That’s about all for this week. Next week will be busier and nosier because of BrainShare. █
Over five thousand people from 58 countries will arrive in Salt Lake City, Utah next Sunday, March 16th for the annual Novell tradition known as Brainshare. Brainshare, Novell’s annual user conference, has been going on for over 20 years and for many in the IT industry it’s their annual pilgrimage for learning new things, reconnecting with old friends, making new ones and keeping up with the pace, change and opportunities in our industry.
ActivIdentity Corporation (Nasdaq: ACTI – News), a global leader in digital identity assurance, will be exhibiting its Smart Employee ID, the all in one smart identity card for building, workstation, and network access, at the Novell BrainShare 2008 Conference. In addition, the company will be exhibiting ActivIdentity strong authentication solutions combined with Novell SecureLogin SSO at the conference. Novell BrainShare 2008 is designed to help IT experts with tools and knowledge to manage, simplify, secure and integrate heterogeneous IT environments at a reduced investment cost.
Stoneware, Inc. will be demonstrating webOS and File Monitor on Novell’s SuSE Enterprise Linux platform at Novell’s international technical conference, Brainshare, the week of March 17th in Salt Lake City, Utah.
Microsoft has captured market share in the past by integrating applications with its operating systems and other products, Reeves points out. He cites what happened with Novell’s (NASDAQ:NOVL) NetWare network operating system.
“The way (Microsoft) took over market share from Novell is they tied Exchange, SQL Server, (Web server) IIS and Active Directory to their operating system,” he said. “How long will it be before Microsoft begins to tie those applications to Hyper-V?”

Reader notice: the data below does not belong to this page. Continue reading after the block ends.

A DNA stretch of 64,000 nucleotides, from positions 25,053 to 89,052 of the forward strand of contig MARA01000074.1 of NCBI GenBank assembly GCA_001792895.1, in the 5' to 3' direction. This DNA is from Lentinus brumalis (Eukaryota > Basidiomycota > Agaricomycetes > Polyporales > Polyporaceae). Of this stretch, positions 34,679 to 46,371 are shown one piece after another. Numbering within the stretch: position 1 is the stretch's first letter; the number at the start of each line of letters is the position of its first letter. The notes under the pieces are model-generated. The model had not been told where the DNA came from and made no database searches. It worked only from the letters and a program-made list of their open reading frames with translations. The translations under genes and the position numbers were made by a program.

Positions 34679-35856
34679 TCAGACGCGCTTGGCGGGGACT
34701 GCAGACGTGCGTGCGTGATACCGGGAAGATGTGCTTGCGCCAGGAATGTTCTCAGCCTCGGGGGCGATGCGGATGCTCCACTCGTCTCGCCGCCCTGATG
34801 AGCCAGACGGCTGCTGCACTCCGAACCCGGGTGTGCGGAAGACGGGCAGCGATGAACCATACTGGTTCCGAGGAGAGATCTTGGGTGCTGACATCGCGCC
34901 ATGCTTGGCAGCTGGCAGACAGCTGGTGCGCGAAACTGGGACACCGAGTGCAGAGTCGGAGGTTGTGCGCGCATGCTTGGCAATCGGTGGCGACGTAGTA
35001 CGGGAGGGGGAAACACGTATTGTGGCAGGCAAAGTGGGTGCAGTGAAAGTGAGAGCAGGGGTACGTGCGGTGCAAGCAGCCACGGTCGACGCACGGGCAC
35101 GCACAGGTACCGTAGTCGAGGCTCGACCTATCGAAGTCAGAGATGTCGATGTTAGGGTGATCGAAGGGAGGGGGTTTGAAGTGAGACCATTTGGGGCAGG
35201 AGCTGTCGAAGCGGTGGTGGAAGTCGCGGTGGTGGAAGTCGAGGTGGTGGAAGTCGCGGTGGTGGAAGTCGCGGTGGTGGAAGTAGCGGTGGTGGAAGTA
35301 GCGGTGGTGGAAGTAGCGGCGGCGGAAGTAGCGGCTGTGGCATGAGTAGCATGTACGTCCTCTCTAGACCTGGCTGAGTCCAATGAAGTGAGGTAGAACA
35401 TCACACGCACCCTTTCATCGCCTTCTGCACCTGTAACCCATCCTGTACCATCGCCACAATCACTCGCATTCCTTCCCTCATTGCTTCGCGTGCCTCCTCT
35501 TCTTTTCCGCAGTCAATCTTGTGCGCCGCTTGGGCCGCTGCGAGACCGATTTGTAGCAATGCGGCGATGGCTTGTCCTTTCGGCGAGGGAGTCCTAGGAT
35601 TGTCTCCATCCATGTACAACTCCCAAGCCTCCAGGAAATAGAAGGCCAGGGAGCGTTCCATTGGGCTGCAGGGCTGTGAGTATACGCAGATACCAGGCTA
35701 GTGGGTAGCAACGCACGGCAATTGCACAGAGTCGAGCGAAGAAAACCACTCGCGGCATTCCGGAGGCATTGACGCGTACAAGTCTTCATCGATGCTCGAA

The more complete article is here, but it’s likely to expire. We still have a mechanism for making local copies of all articles that are cited by BoycottNovell, so it’s not a big issue.
Novell’s Richard Whitehead and I sat down to a lively discussion on the trials and tribulations of VM management. Whitehead was good enough to remind me of Novell’s open source chops on SUSE and Xen…
I’m the first to admit that Novell doesn’t come immediately to mind when thinking of the virtualization market. Then again, they’ve whole-heartedly embraced open source, released a supported SUSE-based Xen offering 18-months ago, and are pretty darn good at integrating Netware, Microsoft and Linux solutions.
The next post will deliver the rest of the news from the past week. █
It was a shame to see Ted Haeger, whom I consider[ed] a friend, leave the company. At the time of his departure he said nothing about the reason, but I have just spotted this new comment from him.
Did you know that I left Novell 11 months ago? I’m not part of the “Novell marketing people” that you seem to think I am. I parted ways with Novell for the very same reasons that you cite about the MS agreement–not its evilness, but the careless disregard for the people that the company never bothered to consult (including me). So, you’re mostly spot on in your point, but I’d sure appreciate not being cited as one of the idiots who wrecklessly sullies openSUSE’s good name.